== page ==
The plot of the 1968 movie, “Planet of the Apes,” with Charlton Heston playing the role of Taylor, an astronaut on an interstellar journey. After traveling for over two thousand years at nearly the speed of light (during which the astronaut crew ages only 18 months due to time dilation), the spacecraft crash lands on a planet that has oxygen comprising 20 percent of the atmosphere, and a 23 hour 56 minute sidereal period.
Unsure of where in the galaxy they are, they soon discover that on this strange new world, chimpanzees and other primates have evolved to become human-like both physically and in the development of their society. Human beings, mute beasts that are captured and used for scientific experimentation, occupy a lower rung in this intelligence hierarchy.
This planet has corn, horses, and gorillas who use rifles and chimpanzees who use photographic equipment. It never occurs to them that this is, in fact, the Earth. Charlton Heston falls in love with a mute Homo sapien, and they ride away and discover the remnants of the Statue of Liberty. Only then do they realize this is planet Earth, there’s no going home. They’re there; as a subordinate species.
In an interview with NASA’s Astrobiology, Lineweaver emphasizes that the “Planet of the Apes” hypothesis is that “such a niche exists – that human beings developed a big brain because there was selection pressure to move into this evolutionary niche. Another way of saying it is that smart organisms are better off and more fit than stupider organisms in all kinds of environments, and therefore we should expect any type of critters anywhere in the universe to get smarter like we consider ourselves to be.
“Carl Sagan called them “functionally equivalent humans.” That’s what the SETI program has been based on. There is a big polarization in science between physical scientists like Paul Davies and Carl Sagan and Frank Drake on the one hand, and biologists like Ernst Mayr and George Gaylord Simpson who say that life is so quirky that human beings would never evolve again. If a species goes extinct, it doesn’t come back. There may be a niche that opens when a species goes extinct, but the same species or even anything similar to it does not re-evolve into that niche.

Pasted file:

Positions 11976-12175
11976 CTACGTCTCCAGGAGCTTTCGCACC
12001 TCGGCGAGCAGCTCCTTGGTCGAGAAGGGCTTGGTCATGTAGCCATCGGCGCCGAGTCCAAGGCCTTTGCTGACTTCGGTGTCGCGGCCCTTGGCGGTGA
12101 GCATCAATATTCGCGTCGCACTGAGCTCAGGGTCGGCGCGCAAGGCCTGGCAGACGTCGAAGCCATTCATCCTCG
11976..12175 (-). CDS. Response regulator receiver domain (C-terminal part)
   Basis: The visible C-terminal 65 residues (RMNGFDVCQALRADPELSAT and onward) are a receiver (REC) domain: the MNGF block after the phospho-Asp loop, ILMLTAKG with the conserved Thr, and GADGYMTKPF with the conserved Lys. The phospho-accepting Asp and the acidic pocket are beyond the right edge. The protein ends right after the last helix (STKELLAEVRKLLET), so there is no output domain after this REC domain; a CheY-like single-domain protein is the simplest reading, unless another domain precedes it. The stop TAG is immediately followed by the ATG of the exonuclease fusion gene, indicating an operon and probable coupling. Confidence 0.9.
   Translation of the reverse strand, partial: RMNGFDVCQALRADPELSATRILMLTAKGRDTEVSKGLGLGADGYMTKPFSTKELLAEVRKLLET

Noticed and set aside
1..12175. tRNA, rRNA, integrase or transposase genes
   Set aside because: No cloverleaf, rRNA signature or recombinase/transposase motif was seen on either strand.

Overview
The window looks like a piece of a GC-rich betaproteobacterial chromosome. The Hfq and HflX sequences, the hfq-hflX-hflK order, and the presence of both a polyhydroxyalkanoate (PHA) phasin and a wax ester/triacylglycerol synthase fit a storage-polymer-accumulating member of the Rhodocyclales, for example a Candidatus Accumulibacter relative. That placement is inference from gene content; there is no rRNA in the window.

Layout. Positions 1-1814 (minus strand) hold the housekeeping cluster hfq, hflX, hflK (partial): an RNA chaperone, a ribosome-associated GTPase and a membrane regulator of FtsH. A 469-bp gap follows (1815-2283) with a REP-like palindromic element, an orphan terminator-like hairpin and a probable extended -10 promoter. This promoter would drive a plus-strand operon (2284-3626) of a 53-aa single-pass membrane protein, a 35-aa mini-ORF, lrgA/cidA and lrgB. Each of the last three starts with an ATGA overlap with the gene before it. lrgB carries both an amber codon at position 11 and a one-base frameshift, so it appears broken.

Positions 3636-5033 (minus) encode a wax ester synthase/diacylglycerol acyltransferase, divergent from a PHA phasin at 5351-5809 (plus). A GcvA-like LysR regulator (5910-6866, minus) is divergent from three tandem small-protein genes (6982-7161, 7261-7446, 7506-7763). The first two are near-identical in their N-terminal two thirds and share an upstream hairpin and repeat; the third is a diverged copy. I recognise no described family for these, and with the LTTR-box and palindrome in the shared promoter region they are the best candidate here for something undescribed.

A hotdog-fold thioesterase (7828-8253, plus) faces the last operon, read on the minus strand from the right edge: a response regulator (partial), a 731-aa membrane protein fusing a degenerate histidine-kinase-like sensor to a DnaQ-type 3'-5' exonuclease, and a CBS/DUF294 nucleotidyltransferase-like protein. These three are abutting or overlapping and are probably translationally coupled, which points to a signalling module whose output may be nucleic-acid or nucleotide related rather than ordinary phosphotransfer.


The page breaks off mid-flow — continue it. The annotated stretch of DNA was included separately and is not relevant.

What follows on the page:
“If intelligence is good for every environment, we would see a trend in the encephalization quotient among all organisms as a function of time. The data does not show that. The evidence on Earth points to exactly the opposite conclusion. Earth had independent experiments in evolution thanks to continental drift. New Zealand, Madagascar, India, South America… half a dozen experiments over 10, 20, 50, even 100 million years of independent evolution did not produce anything that was more human-like than when it started. So it’s a silly idea to think that species will evolve toward us.
“If you go to these other continents and ask zoologists, Lineweaver continues, “What do you think is the smartest thing there? Is it trying to become human? Is it any closer today than it was 50 million years ago to building a radio telescope? I think the answer would be no. If that’s the answer, then there is no trend toward human-like intelligence, and this whole idea of intelligence being convergent is just an empty claim based on what we want to believe about ourselves.” Only one species of the billions of species that have existed on Earth has shown an aptitude for radios and even we failed to build one during the first 99% of our 7 million year history.
Current estimates say that are some 100 billion stars just in our Milky Way galaxy and 10 billion trillion stars in the observable universe.There are more stars in existence than days since the universe was formed.Yet, the deafening silence from space is not surprising. There must be other radio transmitters out there, but perhaps none in our galaxy. If homo sapiens survive long enough, time will tell.
We should not expect to see any other forms of life that are genetically, functionally and intellectually similar to us.” Lineweaver emphasizes. “I strongly suspect that our closest relatives in the universe are here on Earth, and they’re not likely to be elsewhere.”